Thursday June 16 is overcast, wet and occasionally foggy as I snake my way northwest out of Johnstown early and into the hills of western Pennsylvania. I make a long detour around a massive, stand-still traffic jam on the PA turnpike and finally cross into Ohio on toll roads I-76 and I-80. Weather is on-and-off rainy much of the day. Once through Cleveland my route follows US 2 along the Lake Erie coast from Lorain to Maumee Bay State Park.

The park is very high end. In addition to the usual camping, hiking and other outdoor activities on the Lake Erie shore, park facilities include a resort lodge and golf course. The camping pads are all paved. I find a site with good vegetation between other sites and mine and settle in for a relaxed evening after a long day's drive.

Next morning I check out a few of the park's features before setting out through Toledo and into southeast Michigan following US 223 through the countryside. Breakfast is in Blissfield before passing through Cement City about 10 miles south of Jackson where I pick up I-94 to turn west. Day is sunny and hot. Turning north at Kalamazoo I finally get away from freeway traffic in Ostego where I follow Michigan Routes 89 and 40 and US 31 to Muskegon. It's a Friday afternoon and plenty of traffic is on the road, large sections of which are under construction. Traffic in Muskegon is heavy and it seems like forever getting to my friends' place.

My friends, Jill Farkas and Scott Majetich, are also acquaintances from my Rez days. They both taught in Window Rock schools. Jill was also a photographer and one of the regulars with me in the Thursday night open darkroom at UNM Gallup. They are retired and living in Jill's hometown. My time with them is a whirlwind. Friday evening starts with dinner followed by a small neighborhood gathering and an event at Hackley Park downtown where two family members are performing in a local band and end at a bar where one of those family members is playing a set with another musician. Saturday is equally busy—farmers' market, kayaking on Lake Muskegon, dinner, lighthouse tour and back to the late night bar. 


Sunset in Muskegon

Sunday morning I headi north on US 31. North of Manistee I cut over to Michigan 22 following Michigan's west coast and stopping at Sleeping Bear Dunes National Lakeshore for a short visit. Turning east from Sleeping Bear, I head to Traverse City and continue on to Petoskey State Park on Little Traverse Bay. I'm very tired by the time I pull in.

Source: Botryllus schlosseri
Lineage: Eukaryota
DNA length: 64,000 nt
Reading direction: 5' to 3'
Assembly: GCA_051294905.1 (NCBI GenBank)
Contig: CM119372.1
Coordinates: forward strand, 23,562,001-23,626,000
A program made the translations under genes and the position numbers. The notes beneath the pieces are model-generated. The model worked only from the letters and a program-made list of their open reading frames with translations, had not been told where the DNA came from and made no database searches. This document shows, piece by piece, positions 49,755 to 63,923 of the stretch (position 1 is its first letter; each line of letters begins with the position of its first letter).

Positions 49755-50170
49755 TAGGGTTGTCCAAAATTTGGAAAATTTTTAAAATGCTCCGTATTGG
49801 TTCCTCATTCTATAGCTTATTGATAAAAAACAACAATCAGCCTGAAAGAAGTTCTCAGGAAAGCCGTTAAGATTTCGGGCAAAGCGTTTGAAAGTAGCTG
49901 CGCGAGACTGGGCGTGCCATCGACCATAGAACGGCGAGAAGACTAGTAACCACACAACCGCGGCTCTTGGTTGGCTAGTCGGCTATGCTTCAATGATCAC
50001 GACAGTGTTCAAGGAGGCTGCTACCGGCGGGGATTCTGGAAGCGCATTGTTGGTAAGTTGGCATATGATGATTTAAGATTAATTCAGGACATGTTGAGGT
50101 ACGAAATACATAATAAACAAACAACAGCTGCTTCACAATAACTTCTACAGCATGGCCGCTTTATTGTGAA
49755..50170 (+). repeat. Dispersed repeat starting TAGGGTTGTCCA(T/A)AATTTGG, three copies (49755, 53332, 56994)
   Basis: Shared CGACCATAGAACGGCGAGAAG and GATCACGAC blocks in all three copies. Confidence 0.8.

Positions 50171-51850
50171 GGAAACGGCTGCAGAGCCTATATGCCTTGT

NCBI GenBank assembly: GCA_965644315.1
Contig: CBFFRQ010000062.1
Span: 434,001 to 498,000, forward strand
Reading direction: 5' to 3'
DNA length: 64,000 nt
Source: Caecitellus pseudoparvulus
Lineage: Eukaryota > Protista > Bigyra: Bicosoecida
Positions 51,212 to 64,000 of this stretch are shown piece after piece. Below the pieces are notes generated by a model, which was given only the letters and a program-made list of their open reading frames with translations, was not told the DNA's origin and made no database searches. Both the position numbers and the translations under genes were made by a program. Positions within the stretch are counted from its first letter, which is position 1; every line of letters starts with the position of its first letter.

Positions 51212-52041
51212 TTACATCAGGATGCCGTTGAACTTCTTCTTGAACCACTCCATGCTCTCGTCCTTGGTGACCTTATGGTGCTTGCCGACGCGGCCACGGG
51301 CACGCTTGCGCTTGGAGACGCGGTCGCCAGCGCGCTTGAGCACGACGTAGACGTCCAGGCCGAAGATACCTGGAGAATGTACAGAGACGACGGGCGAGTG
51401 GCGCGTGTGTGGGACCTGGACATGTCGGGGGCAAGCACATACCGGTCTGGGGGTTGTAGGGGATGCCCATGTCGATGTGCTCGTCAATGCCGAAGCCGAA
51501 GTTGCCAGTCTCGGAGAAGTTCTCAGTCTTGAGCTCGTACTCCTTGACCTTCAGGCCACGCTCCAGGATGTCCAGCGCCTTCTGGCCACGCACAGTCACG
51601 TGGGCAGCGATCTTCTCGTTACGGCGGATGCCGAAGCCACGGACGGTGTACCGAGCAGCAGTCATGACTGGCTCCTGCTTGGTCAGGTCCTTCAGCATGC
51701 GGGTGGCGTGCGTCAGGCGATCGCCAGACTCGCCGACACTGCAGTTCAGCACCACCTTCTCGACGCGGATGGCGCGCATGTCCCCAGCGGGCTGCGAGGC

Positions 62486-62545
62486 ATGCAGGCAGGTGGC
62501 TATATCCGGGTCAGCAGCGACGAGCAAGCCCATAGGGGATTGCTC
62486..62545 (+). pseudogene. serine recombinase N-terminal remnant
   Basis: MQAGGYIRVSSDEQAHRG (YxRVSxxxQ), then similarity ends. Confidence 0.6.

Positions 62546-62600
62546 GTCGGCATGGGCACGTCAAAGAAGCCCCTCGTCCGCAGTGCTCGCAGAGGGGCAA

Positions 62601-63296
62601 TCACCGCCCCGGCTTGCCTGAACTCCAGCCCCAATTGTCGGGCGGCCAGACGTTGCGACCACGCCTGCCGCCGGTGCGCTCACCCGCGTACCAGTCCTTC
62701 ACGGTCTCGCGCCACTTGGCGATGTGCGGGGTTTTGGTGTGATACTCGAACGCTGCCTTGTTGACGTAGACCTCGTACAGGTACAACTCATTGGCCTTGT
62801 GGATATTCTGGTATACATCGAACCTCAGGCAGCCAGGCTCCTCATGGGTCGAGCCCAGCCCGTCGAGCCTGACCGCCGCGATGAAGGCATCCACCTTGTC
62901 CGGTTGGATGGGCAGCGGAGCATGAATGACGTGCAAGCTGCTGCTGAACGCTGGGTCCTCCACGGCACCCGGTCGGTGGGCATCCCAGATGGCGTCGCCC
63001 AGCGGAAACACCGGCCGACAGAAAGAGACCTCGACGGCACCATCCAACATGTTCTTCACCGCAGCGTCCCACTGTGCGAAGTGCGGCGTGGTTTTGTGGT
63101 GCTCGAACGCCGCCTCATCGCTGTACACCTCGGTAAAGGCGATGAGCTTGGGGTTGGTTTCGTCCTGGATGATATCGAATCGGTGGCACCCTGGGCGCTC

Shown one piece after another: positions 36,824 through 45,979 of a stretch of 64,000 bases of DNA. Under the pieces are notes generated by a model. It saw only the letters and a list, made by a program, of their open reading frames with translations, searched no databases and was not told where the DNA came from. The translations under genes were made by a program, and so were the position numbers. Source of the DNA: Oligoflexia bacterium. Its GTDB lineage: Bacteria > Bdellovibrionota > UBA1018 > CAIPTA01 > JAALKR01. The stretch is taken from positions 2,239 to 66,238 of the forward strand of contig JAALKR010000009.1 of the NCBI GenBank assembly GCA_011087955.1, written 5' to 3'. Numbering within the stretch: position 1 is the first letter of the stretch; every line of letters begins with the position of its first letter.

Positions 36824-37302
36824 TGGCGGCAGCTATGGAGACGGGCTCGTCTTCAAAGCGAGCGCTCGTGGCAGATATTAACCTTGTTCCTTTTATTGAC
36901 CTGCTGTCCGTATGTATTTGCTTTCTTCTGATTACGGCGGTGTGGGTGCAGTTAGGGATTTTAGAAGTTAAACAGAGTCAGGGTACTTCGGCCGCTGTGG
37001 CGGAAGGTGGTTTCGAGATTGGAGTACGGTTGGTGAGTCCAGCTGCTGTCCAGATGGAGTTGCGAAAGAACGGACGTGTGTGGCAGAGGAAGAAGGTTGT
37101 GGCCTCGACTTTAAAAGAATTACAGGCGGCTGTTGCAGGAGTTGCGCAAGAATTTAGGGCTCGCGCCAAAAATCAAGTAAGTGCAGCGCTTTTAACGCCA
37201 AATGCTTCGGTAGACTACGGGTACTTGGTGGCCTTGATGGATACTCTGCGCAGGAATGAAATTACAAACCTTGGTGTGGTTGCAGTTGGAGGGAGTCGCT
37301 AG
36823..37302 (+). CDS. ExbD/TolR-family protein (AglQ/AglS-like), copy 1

Monday morning dawns windy with the threat of thunder storms. I manage a quick breakfast in camp and am ready to roll when the first storm hits. Continuing north, I soon reach the suspension bridge over Mackinac Straights. With a carrier on top of the camper shell, my truck is a high profile vehicle so I am required to cross in a convoy behind a pilot vehicle with the tractor-trailers and RV's. The wind is blowing hard. Any harder and the white caps would be breaking over rather than against the causeway. Gulls can hover in one place by simply riding the current.

On the Upper Peninsula now, I follow US 2 along the northern shore of Lake Michigan. After a late breakfast in Naubinway I turn north on Michigan 77 at Blarney Park heading to Pictured Rocks National Lake Shore on Lake Superior at Grand Marais. The visitor center there is not open (as in for the season, it appears) so I follow County Road H 58 through the park to the Upper Hurricane River Campground which is largely empty at mid-day. I claim a space and head down to the lake shore where the lower campground looks pretty full.

At the shore, I hike out to the Au Sable Lighthouse along what is essentially a closed road. Interpretive signs provide information about shipwrecks and lures me down to the shore where I am supposed to find the skeleton of one wreak. I don't find the skeleton. I'm too busy making sure not to fall The route at shoreline is rocky and I wish I was wearing stiffer footwear. The rocks end soon enough and I find a route up the sandy bluff to the lighthouse. After walking around the site and reading the exhibits, I head back along the road.